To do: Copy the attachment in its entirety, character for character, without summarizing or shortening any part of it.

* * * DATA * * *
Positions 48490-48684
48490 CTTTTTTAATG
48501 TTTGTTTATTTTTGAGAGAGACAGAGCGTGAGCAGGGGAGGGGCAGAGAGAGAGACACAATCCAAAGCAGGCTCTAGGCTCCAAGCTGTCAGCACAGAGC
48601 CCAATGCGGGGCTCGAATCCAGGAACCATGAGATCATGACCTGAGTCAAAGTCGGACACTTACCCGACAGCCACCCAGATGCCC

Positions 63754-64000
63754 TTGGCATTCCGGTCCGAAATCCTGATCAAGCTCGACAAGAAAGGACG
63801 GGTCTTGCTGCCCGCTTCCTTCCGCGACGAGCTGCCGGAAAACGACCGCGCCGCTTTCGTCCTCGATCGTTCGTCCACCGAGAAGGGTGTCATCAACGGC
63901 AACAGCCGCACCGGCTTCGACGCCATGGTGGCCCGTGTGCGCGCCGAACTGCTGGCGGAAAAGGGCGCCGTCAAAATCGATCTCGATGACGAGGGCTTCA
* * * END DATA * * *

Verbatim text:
Positions 48490-48684
48490 CTTTTTTAATG
48501 TTTGTTTATTTTTGAGAGAGACAGAGCGTGAGCAGGGGAGGGGCAGAGAGAGAGACACAATCCAAAGCAGGCTCTAGGCTCCAAGCTGTCAGCACAGAGC
48601 CCAATGCGGGGCTCGAATCCAGGAACCATGAGATCATGACCTGAGTCAAAGTCGGACACTTACCCGACAGCCACCCAGATGCCC

Positions 63754-64000
63754 TTGGCATTCCGGTCCGAAATCCTGATCAAGCTCGACAAGAAAGGACG
63801 GGTCTTGCTGCCCGCTTCCTTCCGCGACGAGCTGCCGGAAAACGACCGCGCCGCTTTCGTCCTCGATCGTTCGTCCACCGAGAAGGGTGTCATCAACGGC
63901 AACAGCCGCACCGGCTTCGACGCCATGGTGGCCCGTGTGCGCGCCGAACTGCTGGCGGAAAAGGGCGCCGTCAAAATCGATCTCGATGACGAGGGCTTCA